People who build their own home tend to be very courageous. These people are curious about life. They’re thinking about what it means to live in a house, rather than just buying a commodity and making it work.
When I first moved to Seattle, I lived in a classic, beautiful “Seattle Box” (aka “Four Square”) house on Sixth Avenue West, two blocks from where I live now. Tom Kundig was my landlord for the last year I lived in that beautiful Craftsman duplex.
Architectural History: Four Common Seattle Home Styles
I didn’t realize my landlord was a starchitect until I opened the New York Times Magazine one Sunday many years ago, reading an article lauding the design of Delta Shelter, a house he designed for, coincidentally, my dentist, Dr. Friedrich. In this interview, Tom talks about his love of residential architecture, echoing what Will and I talk about all the time as we’re designing 1934: our new house will be a personal, intimate artifact, a beautiful, quality machine designed to function around how we live.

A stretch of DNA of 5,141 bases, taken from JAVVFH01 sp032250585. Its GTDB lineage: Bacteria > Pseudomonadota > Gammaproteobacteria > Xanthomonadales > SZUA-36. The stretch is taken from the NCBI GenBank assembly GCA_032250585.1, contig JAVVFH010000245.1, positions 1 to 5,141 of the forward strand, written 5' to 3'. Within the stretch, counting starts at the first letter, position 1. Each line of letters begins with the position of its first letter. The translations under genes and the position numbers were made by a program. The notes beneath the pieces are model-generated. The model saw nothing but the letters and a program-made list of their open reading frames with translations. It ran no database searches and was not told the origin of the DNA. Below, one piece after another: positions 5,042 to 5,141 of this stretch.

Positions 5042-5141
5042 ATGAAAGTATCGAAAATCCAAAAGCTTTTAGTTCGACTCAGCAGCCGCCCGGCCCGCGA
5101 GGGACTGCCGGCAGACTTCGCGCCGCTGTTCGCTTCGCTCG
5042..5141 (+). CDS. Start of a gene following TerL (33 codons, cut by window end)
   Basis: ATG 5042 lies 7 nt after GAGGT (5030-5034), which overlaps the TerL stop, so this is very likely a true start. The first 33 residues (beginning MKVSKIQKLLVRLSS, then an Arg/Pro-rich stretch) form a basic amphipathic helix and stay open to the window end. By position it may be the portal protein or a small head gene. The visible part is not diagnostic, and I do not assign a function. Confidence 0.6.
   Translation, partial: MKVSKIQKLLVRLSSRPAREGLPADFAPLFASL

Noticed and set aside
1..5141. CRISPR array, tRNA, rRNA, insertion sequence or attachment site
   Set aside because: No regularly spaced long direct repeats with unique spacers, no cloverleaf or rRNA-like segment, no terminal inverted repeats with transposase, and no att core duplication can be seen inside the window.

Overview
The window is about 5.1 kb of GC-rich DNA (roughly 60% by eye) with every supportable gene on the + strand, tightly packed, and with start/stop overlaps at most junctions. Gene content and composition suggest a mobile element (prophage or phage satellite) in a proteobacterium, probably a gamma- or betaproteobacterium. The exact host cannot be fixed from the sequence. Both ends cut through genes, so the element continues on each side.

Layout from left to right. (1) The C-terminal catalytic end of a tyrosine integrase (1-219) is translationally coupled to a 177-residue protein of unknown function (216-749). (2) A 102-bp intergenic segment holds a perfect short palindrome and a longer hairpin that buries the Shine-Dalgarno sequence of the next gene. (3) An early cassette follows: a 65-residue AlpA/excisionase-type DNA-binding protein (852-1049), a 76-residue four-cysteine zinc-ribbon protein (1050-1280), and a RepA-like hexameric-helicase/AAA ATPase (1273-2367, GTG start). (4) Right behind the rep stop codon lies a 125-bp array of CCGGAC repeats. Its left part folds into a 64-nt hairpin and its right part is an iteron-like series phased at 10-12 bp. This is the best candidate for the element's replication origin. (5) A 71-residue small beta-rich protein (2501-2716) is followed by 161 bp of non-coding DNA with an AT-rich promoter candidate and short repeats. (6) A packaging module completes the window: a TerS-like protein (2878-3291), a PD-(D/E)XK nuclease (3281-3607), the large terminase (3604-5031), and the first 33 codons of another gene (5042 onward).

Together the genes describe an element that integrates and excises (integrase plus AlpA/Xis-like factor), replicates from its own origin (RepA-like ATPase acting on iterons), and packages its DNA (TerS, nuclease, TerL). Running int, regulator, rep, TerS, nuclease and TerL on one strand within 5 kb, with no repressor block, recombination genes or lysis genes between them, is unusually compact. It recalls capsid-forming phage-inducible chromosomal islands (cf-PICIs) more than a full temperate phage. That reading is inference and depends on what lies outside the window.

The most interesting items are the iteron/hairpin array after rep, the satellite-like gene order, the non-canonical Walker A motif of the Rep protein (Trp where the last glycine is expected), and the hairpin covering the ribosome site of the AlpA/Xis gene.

What should people experience in their homes?
Virtually life’s full range of experiences. This is the reason I’m so interested in residential work. The home is primal, it’s visceral, it’s our primitive past, it carries all the baggage of our cultural life. It has to have prospect, the sense of being in the open; but also intimacy and protection. It has to encompass open and closed, hot and cold, fast and slow, light and dark, yin and yang. That’s how we experience life, and that’s how we should experience a house.
It takes some sacrifice, doesn’t it? Most people are looking for sheer square footage.
Absolutely. But a lot of my clients are willing to do a 1,500-square-foot, beautifully detailed home. They don’t want the 3,000-square-foot empty box with colonial columns that makes some sort of pretension of success. I don’t want to make a value judgment on that, which I just sort of did, but it’s a different way of looking at how you want to spend your money.
This philosophy in direct opposition to the Seattle Box, a cheap, easily replicable floor plan created for the masses. Nonetheless, that house on Sixth Avenue West, along with my Italianate rowhouse on Lafayette Avenue in Baltimore (also replicable architecture for the masses), was one of the nicest houses I’ve ever lived in.